Cosplaying isn’t just a fashion statement; the pastime also helps its participants embody the characters they love and do their best to assume the traits they admire, like bravery or kindness. But even as the entertainment industry begins to make strides in increasing diversity and representation, the fact remains that most of the characters fans see on the screen or on the page tend to be thin, chiseled, healthy, and white — and many cosplayers are none of those things.
Luckily, the industry’s slowness to adapt to reality has not stopped cosplayers from finding their joy, one bolt of fabric at a time.
At New York Comic Con, cosplayers gathered to celebrate diversity during three convention panels and gave props to cosplayers who are differently abled, differently sized, and of a variety of different racial backgrounds. During these three sessions, “Cosplay and Disabilities: Incorporating Diversity and Accessibility into Costumes,” “Muslim Fandom: Geeks, Nerds, Cosplayers, and Creators,” and “Cosplay While Plus Ultra,” panelists encouraged cosplayers to live their best fictional lives.
As we learned in these panels — and see at every big convention — cosplayers of all sizes and shapes sew whatever apparel they require and wear it with pride. Cosplayers whose skin is darker or lighter than their favorite heroes portray characters of any color: black, white, or perhaps green.
When I spoke to cosplayer Kareems Dreams at NYCC he said that “I like to portray characters who I like to celebrate,” including ones who are neither his race nor gender. Notably, Kareem Dreams has cosplayed as a gender-bent “male” version of Rey from Star Wars. reem (@kareems.dreams) on 6 months ago
“Skinny, muscular, tall, fat, whatever,” cosplayer La Jazzi Redd told me. “If I connect to that character, and I have a vision for it, there will be a sewing machine.”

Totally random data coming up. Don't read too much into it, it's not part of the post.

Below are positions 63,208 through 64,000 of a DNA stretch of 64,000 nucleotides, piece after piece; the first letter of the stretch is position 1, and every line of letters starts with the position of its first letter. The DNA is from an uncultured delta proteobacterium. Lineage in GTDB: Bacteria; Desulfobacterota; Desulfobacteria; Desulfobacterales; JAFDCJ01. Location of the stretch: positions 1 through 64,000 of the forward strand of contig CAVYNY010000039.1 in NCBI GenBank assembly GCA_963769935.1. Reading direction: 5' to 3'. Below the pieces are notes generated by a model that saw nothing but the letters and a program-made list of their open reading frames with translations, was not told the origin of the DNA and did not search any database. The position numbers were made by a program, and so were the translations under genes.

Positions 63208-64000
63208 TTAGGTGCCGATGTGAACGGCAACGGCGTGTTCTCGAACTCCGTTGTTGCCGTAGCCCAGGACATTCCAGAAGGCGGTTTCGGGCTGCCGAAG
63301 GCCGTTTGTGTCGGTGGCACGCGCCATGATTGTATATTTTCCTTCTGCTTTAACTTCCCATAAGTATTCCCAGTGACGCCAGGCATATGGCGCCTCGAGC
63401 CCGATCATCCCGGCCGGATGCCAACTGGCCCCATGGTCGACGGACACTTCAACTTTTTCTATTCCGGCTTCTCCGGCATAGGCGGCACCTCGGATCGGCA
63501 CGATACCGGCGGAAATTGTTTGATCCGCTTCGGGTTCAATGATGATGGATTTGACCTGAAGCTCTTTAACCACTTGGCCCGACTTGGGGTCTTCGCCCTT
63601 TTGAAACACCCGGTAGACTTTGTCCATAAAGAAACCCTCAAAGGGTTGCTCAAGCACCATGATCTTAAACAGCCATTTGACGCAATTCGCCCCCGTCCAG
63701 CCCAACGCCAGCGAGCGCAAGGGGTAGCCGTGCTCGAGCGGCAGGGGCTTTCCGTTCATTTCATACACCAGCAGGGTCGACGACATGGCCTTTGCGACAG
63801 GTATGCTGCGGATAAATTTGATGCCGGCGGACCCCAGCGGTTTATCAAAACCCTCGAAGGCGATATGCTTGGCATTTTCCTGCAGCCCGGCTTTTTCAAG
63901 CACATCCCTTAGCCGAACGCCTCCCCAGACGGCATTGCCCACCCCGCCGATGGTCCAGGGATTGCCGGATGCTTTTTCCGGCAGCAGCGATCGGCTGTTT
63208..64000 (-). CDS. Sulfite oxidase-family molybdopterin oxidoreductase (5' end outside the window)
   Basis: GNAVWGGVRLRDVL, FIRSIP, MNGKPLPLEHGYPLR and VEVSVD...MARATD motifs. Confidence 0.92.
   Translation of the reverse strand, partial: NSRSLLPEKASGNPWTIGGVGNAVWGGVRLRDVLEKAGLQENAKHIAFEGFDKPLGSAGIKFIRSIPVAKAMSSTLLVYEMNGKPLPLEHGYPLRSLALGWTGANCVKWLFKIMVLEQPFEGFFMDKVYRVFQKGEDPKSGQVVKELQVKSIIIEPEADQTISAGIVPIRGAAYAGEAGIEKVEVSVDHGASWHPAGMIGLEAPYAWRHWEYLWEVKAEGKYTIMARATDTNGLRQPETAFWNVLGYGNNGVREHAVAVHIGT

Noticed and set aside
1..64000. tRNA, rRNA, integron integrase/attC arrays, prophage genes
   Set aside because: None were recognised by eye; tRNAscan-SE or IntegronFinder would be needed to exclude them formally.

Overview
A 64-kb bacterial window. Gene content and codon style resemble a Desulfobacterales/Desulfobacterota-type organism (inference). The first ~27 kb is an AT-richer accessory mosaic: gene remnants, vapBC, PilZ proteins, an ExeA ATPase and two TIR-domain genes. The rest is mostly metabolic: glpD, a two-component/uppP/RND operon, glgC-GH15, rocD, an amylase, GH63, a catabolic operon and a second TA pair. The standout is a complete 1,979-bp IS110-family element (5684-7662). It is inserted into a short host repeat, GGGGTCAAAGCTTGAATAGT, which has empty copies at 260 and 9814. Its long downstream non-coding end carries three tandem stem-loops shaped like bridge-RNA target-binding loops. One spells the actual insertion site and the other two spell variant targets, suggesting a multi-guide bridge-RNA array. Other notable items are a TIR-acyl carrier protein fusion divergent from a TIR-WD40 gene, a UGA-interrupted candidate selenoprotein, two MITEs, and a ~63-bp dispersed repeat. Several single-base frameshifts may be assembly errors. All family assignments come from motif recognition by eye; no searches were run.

Each of the three panels had the same message: Cosplay because it’s fun. Cosplay because you want to share your enthusiasm. Cosplay whoever or whatever you want, with whatever spin on the character you want, as long as you’re respectful. However, each panel had a slightly different emphasis on how fans can achieve these goals.
In “Cosplay and Disabilities,” participants talked about how cosplay is vital to their mental health. Shanise “HarajukuChic” Lawrence, who has bipolar depression, said, “Cosplay has really helped me have a reason to get out of bed every day. When I cosplay I’m being social, not locked away. Cosplay has really helped me pull myself out of the darkness.”
But cosplay doesn’t just connect a lone participant with a wider community, as we learned during the “Muslim Fandom” panel. Cosplay is actually rewriting the script on the perception of Muslim women.
“Dressing up at Comic Con in your hijab will totally and profoundly change someone’s perception,” Farah Zulaikha, a United Nations Ambassador, model, and cosplayer, said. Fans no longer perceive a Muslim woman as stereotypically “weak and powerless,” Zulaikha said, when they’re dressed as sword-wielding/gun-toting/energy-blasting superheroes.
In “Cosplay While Plus Ultra,” panelists spoke about the importance of feeling comfortable with your body, no matter what your size.
“Don’t shrink yourself to the tiniest space possible,” La Jazzi Redd said after the panel. “Instead, love you, and stand exactly where you are.”
“I wanted characters I love to look like me,” noted Maliha Fairooz, a mental health educator. Toward that end, she incorporates her hijab into cosplay and has organized groups of hijab-wearing cosplayers for costume competitions. (You can find the results at the Twitter hashtag #HijabHeroes.)
In the case of cosplayers with physical disabilities, some work their wheelchairs into their costumes, as is the case with La Jazzi Redd, who suffers from advanced tricompartmental degenerative arthritis in both knees. (Side note: Children who use wheelchairs can receive a cosplay wheelchair for free, as we gloriously saw during the “Cosplay and Disabilities” panel, thanks to the nonprofit Magic Wheelchair.)
In other words, some cosplayers tweak the characters so that they’re not screen-perfect but they’re perfect for them.